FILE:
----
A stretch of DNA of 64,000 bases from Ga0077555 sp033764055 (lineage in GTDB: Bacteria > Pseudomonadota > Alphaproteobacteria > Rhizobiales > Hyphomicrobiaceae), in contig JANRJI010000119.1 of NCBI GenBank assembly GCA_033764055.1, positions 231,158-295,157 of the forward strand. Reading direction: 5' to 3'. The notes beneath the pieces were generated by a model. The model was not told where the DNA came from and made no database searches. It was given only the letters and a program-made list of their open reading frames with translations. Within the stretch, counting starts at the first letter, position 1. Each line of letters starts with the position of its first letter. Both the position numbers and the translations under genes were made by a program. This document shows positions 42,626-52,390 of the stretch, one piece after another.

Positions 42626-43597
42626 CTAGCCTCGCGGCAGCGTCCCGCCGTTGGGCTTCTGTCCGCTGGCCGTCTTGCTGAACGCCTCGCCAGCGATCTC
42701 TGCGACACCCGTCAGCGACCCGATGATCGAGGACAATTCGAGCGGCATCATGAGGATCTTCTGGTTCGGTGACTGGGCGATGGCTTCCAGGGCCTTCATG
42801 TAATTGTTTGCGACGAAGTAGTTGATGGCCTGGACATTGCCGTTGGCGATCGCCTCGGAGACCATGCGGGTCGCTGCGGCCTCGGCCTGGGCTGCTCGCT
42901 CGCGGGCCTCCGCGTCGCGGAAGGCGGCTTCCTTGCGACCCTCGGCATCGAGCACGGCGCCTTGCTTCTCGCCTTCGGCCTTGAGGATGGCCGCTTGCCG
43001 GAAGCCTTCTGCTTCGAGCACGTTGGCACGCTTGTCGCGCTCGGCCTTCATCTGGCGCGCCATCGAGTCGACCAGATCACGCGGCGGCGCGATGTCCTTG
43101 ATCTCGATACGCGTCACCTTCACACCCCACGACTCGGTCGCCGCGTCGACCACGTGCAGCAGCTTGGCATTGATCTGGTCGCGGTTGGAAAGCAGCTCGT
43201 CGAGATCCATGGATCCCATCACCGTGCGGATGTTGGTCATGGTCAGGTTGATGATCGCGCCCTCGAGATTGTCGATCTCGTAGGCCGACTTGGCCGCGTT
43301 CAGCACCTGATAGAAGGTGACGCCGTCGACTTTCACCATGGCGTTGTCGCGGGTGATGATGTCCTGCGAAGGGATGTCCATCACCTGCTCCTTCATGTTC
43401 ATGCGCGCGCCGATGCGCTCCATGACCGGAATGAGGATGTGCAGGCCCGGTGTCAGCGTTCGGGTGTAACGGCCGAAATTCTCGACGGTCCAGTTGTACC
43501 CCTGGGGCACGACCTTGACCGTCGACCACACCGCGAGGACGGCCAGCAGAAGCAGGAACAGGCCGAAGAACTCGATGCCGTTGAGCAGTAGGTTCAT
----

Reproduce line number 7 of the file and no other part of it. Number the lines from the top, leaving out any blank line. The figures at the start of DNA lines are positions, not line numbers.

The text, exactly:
43001 GAAGCCTTCTGCTTCGAGCACGTTGGCACGCTTGTCGCGCTCGGCCTTCATCTGGCGCGCCATCGAGTCGACCAGATCACGCGGCGGCGCGATGTCCTTG